India is renowned for its exotic tourist attractions, sumptuous cuisine and diverse cultural origins. Even though a majority of the population is Hindu, the country has been lead by a Sikh Prime Minister, a Muslim President and an Italian originated woman, Sonia Gandhi. Thus, India has, to a large extent, shown great tolerance for other religions and proved itself to be a truly multi-cultural state. And religion has always been important – you can’t turn a corner without seeing a temple. But this religious fervor is now being taken to the next level, in ways both traditional and novel, including online.
In many contemporary cultures, the older generation lament straying from the old ways and attempt to incite young people to show more faith, become more spiritual and, of course, stay away from ‘Western Influences’. Ironically, it is some of these ‘western influences’- namely social networking sites and blogs, – which are spreading the religious fervor among youth. People have always advocated for greater tolerance between Hindus and Muslims in India, and this is now also reflected online – online blogs like the Indian Muslims Blog describes itself as a window into the Indian Muslim life and regularly feature bloggers who discuss issues like greater tolerance between the two communities. However, sites such as these are balanced with a larger number of sites solely aiming to spread religious fervor among Digital Natives surfing the net. It seems to be working. Recent polls show that more and more young people (under the age of 25) feel themselves to have greater belief in their religion now. So, how are Digital Natives getting in touch with their religion?
Well, they don’t really have to do anything new – one click on YouTube allows you to listen to multitudes of different bhajans (devotional songs), on Facebook you can join religious groups or even become a ‘fan’ of your religious idol and if you want to check up on a old religious fable all you need to do is Google it or check up on blogs with archives of stories – like the Hindu Blog. So, for a Digital Native, following religion online is actually more convenient, and so easier, than doing so offline. To read, discuss, debate or listen about their respective religion online is much more convenient than it is to actually do so by searching through libraries or even go shopping – and this may be the incentive behind the increase in religious fervor in the country. This would then also explain why now it is easier to criticize other peoples’ religion online than offline.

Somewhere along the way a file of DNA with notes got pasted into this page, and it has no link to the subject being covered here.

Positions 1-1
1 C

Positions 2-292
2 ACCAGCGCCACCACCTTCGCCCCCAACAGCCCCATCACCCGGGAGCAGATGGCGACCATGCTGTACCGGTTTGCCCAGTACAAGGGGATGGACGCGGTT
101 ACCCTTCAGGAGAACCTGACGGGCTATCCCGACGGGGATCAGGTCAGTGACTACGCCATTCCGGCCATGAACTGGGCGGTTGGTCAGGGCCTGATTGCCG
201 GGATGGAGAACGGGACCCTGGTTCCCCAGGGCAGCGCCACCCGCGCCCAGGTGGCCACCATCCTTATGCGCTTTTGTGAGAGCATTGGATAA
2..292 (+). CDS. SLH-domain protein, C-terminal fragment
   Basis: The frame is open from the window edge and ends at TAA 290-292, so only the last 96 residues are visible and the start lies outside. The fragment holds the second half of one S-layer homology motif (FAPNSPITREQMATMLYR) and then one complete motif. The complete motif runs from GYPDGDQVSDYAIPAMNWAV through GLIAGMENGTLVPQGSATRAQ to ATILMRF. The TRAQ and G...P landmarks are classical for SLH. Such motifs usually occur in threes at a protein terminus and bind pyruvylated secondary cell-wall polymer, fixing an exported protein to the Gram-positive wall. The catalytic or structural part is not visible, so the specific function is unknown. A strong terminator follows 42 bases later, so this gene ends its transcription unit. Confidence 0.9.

In the midst of efforts for greater religious tolerance, there is a backlash- Digital Natives now in India are finding it easier to criticize each others religious traditions, whereas in virtual settings they have to face less severe consequences. Thus, now each new video posting on YouTube is accompanied with at least a couple of negative comments and each new Facebook group seem to always be having a heated argument on its comments thread. In fact, many times the debate will even turn to criticisms and comparisons of religions; with Muslims questioning the way in which Hindus worship idols etc.
So, are Digital Natives in India are becoming more religious, or simply more vocal about their religious contemplations?
Good? …. Bad? …Well that’s yet to be seen.